Using various matrices or tamper heads during the production process is another appropriate option for turning a smooth-surface item into a textured slab or block, for instance in an authentic slate or wooden look (Fig. 2). Matrices are custom-made plates composed of steel and rubber inserted into the molds of hermetic presses in order to function as the negative profile of the envisaged surface texture (Fig. 3).

SR Schindler has been manufacturing these matrices for many years at its own production facility. The company’s portfolio currently includes over 1,500 designs of up to 1,200 mm × 1,200 mm in size.

Dry-side surface finishing

The dry side of the production line provides many more finishing options. This is where cured products are treated mechanically and/or chemically in order to create their final appearance.

Blocks and slabs are most commonly finished using one  or more of the following methods:





Additional options for paving stones and masonry blocks include:

bush hammering/ageing,


edge treatment.

Finishing by grinding/polishing

In the grinding/polishing step, concrete products are treated using special grinding or polishing tools, such as high-performance industrial diamonds, in a wet or dry process so as to create a specific ground or polished finish, reaching from a slightly ground to a highly polished, glossy surface. Depending on the intended look and feel four to ten of these stations are in use to create the individual products.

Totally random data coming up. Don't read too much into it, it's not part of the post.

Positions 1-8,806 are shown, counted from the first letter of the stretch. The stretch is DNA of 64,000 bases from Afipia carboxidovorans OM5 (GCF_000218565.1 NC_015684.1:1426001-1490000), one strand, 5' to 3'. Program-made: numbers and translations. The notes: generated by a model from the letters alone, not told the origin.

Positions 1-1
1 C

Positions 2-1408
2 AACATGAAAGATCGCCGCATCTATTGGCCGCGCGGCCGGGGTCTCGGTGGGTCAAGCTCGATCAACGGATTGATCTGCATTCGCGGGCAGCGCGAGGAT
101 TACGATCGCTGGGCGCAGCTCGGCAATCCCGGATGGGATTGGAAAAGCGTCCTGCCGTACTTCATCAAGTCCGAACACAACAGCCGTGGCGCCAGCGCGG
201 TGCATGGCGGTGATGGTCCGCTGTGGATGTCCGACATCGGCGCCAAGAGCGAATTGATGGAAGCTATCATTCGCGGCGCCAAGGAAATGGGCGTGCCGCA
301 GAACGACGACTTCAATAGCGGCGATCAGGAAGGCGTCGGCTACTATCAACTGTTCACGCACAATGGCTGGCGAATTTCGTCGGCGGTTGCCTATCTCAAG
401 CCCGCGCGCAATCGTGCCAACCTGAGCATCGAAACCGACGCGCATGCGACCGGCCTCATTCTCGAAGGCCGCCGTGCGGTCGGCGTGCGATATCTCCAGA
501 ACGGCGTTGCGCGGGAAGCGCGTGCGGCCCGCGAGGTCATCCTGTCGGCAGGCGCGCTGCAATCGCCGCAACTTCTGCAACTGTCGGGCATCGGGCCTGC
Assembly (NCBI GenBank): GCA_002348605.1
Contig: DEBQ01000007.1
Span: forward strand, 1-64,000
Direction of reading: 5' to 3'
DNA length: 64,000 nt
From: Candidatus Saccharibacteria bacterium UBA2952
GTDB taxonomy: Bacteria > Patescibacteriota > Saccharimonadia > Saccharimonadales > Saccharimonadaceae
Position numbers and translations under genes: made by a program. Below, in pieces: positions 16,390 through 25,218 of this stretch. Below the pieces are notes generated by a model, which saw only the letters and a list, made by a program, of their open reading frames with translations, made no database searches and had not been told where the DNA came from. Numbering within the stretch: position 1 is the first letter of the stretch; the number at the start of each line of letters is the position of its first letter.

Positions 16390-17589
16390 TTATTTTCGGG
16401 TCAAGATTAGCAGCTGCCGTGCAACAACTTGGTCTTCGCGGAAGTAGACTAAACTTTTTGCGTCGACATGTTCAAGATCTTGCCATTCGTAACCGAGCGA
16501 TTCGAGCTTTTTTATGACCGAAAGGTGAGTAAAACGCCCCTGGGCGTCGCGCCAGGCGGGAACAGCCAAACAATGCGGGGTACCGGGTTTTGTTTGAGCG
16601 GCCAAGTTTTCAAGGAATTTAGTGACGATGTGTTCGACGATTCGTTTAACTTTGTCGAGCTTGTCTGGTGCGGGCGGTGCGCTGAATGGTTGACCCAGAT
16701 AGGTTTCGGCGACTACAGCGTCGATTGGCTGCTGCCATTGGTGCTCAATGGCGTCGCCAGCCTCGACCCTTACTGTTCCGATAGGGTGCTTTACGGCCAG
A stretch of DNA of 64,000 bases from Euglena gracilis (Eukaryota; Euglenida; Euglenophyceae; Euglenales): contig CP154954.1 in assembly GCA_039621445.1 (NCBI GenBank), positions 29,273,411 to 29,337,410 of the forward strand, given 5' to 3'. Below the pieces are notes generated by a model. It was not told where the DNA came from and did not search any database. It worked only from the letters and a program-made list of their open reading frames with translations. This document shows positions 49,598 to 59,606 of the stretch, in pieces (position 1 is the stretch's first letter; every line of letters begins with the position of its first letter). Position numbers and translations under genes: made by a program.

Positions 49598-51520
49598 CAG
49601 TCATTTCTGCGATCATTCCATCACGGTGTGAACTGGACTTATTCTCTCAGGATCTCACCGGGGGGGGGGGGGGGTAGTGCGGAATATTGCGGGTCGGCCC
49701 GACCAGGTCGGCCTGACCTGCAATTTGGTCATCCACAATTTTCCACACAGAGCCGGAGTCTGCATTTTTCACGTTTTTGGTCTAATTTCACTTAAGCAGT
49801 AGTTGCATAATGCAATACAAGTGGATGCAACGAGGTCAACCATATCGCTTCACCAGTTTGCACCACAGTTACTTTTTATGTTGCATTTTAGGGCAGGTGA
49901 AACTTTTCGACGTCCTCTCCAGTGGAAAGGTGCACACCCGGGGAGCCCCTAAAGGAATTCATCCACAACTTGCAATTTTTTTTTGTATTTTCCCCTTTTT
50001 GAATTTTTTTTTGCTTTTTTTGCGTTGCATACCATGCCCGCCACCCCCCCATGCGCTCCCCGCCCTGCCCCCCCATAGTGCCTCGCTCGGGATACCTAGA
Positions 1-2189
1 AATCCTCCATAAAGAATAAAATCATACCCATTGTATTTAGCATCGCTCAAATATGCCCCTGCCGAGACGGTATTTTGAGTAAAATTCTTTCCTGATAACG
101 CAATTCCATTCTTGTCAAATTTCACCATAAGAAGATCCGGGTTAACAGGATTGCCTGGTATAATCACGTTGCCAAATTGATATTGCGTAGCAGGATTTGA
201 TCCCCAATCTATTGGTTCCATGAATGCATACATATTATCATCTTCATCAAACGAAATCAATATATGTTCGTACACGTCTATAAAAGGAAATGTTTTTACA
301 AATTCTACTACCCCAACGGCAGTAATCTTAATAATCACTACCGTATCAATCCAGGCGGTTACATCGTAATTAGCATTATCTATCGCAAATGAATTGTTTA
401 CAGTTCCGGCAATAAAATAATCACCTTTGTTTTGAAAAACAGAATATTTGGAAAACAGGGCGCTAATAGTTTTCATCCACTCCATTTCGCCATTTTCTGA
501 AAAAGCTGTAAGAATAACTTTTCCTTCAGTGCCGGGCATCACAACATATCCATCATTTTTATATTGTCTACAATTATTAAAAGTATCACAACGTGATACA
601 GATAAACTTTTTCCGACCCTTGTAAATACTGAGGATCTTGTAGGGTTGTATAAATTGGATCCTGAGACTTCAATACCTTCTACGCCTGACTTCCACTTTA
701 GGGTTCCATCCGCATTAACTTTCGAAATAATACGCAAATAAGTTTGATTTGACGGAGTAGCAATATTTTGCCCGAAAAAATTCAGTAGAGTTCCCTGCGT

This process step lends a bright appearance to products manufactured with colored aggregates while polished grey products come across as particularly elegant and top-class. In addition, polished surfaces are less susceptible to soiling and easier to clean than untreated smooth surfaces. It is precisely for this reason that polished concrete products are also often used in public areas such as airports, hospitals and shopping malls (Fig. 4).

Finishing by blasting and curling